For a creative person, progress can mean other things. It can mean not having the time to dawdle; you work swiftly, move from one project to another. (Abbas wrote 74 books, in addition to his journalism and film scripts.) It can mean being distrustful of anything that is established or popular or seemingly approving of the social status quo: Abbas was often disdainful of commercial cinema and the star system, even as he worked as a writer on glamorous, larger-than-life films such as Mera Naam Joker and Bobby (both of which he also subsequently novelized, with very mixed results). In the films he directed and had greater control over, he opted for atypical subjects, cast newcomers and made very
interesting decisions. For instance, in Saat Hindustani (1969), the titular characters were written and cast to avoid the usual stereotypes about people from different parts of the country: the Malayalam actor Madhu would play a Bengali, while the sophisticated Jalal Agha would be cast as a Maharashtrian powada singer.

Of course, any life that tries to grapple with grand concepts like progress and equality must also deal with the many thorny complications of the real world, and this friction often comes through in Abbas’s work – both his films and his writings. “My complaint against the youth is not that they are disobedient to their parents,” he said in a 1982 interview to Suresh Kohli, “but that they are not disobedient enough.” He was speaking in the context of young people being too respectful, not doing enough to move away from the hoary ideas of their progenitors – an echo, perhaps, of Nehru’s words about the need to question everything.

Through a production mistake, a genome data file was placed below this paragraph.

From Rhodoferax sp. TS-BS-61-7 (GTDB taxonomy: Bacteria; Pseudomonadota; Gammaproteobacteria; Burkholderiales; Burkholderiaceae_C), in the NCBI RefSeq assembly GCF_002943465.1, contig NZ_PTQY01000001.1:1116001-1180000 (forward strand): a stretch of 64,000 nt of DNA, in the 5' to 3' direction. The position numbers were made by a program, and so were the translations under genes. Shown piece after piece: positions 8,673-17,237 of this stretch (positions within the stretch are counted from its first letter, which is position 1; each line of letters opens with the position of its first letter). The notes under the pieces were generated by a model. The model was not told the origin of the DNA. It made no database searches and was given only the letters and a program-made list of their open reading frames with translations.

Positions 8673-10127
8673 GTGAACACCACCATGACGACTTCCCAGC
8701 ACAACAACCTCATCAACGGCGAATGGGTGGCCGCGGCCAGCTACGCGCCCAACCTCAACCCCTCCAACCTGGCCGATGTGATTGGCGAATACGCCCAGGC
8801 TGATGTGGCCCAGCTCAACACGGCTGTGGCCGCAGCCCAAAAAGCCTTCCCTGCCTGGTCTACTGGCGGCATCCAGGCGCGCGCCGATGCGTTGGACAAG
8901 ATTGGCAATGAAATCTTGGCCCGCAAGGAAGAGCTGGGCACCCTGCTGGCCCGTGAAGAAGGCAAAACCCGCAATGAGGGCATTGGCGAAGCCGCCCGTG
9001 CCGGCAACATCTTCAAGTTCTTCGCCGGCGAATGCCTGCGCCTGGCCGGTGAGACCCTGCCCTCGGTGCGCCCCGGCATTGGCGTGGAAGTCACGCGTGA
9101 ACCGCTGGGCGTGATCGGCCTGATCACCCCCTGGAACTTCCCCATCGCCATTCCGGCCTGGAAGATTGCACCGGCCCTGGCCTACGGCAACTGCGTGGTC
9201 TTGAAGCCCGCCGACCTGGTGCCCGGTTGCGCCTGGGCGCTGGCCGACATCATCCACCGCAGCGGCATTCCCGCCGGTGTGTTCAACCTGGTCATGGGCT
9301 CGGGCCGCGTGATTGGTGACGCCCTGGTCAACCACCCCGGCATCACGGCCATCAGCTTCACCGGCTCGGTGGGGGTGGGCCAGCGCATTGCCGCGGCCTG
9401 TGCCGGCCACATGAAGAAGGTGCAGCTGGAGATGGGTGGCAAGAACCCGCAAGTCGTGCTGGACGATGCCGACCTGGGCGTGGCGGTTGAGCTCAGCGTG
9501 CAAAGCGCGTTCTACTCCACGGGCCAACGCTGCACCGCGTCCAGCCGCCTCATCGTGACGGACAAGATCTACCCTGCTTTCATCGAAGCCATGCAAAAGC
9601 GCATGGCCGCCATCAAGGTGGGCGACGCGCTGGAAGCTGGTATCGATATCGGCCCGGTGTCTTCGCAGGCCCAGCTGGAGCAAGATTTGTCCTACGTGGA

But as a counterpoint to this, consider another little anecdote related by Abbas in his memoir I am Not an Island. Casting for Saat Hindustani, he interviewed an intense youngster who introduced himself only as Amitabh and seemed just right for the role of Anwar the Muslim (partly because, in keeping with Abbas’s vision of “scrambled casting”, this actor was not a Muslim himself). The deal was almost done when the long-limbed young man revealed that he was the son of the poet Harivansh Rai Bachchan, one of Abbas’s acquaintances. Whereupon the director said that the contract could only be signed once he had the father’s written permission, because “I wouldn’t like to have a misunderstanding with him”.

Temporarily at least, the idealist who advocated youthful disobedience and the forging of one’s own path in the world had become an avuncular, stick-wielding figure who needed to ensure that the youngster sitting in front of him hadn’t run away from home. Among the things that make Abbas’s work so interesting is this acknowledgement of the gap between ideology and lived experience.

Friday, May 05, 2017

Small-town storyteller: on Anees Salim, his people and their seas

[Did this piece – about one of my favourite contemporary writers and his new novel – for Open magazine]
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“For whatever we lose (like a you or a me)
 it’s always ourselves we find in the sea.”


Much like the four children in E E Cummings’s enigmatic little poem “maggie and milly and molly and may”, the adolescent narrator of Anees Salim’s new novel The Small-Town Sea loses things, finds things – and learns something about himself – after he moves with his family to the small coastal town where his Vappa, or father, had grown up. These are unhappy circumstances: the father, a middle-aged writer, is dying and wants to spend his last days listening to the sound of his childhood sea. For the nameless narrator, a city-bred boy, time passes slowly in this new setting – there isn’t very much to do, he can’t even locate his favourite cartoon show on TV.